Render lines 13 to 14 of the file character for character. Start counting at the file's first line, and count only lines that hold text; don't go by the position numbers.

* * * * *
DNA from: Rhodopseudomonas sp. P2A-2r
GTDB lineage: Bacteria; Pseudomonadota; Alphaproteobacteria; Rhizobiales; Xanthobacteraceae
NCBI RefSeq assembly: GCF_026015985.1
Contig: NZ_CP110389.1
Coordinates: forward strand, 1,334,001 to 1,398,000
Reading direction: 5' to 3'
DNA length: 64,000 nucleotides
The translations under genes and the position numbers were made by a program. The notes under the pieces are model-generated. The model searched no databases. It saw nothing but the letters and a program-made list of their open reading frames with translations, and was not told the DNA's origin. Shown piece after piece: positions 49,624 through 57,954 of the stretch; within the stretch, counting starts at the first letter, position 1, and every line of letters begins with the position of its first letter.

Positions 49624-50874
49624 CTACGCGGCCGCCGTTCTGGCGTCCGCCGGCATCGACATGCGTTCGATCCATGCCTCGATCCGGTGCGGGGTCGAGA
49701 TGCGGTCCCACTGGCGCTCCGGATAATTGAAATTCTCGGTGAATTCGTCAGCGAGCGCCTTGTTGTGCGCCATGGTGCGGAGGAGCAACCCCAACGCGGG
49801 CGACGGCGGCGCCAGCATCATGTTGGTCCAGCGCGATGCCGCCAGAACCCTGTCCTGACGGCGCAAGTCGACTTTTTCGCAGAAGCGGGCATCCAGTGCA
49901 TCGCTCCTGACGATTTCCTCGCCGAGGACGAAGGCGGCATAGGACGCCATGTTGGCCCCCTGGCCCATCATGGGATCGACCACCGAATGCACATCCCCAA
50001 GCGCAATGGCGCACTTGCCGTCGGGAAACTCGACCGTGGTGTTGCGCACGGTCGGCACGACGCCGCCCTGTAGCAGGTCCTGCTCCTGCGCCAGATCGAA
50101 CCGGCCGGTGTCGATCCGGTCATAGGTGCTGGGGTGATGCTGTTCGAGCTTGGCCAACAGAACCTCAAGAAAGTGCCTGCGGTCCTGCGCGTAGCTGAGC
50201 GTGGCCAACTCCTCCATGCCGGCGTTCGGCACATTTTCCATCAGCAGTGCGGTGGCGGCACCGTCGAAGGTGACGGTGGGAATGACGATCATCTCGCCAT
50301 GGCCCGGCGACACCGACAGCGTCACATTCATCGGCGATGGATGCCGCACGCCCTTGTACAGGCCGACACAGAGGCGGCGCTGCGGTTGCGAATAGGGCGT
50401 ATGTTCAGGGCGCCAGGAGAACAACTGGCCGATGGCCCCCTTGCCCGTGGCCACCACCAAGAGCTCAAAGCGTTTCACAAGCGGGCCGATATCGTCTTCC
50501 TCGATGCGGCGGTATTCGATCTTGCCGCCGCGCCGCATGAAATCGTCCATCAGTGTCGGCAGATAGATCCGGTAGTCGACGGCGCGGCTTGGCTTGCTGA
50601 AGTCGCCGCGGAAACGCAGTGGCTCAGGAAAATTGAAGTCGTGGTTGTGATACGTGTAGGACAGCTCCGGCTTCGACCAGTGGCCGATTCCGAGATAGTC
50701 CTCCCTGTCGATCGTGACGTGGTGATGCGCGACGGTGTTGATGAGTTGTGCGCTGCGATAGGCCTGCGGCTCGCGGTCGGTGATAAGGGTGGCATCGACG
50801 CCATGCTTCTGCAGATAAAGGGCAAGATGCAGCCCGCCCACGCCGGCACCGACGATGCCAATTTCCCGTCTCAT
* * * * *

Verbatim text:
49901 TCGCTCCTGACGATTTCCTCGCCGAGGACGAAGGCGGCATAGGACGCCATGTTGGCCCCCTGGCCCATCATGGGATCGACCACCGAATGCACATCCCCAA
50001 GCGCAATGGCGCACTTGCCGTCGGGAAACTCGACCGTGGTGTTGCGCACGGTCGGCACGACGCCGCCCTGTAGCAGGTCCTGCTCCTGCGCCAGATCGAA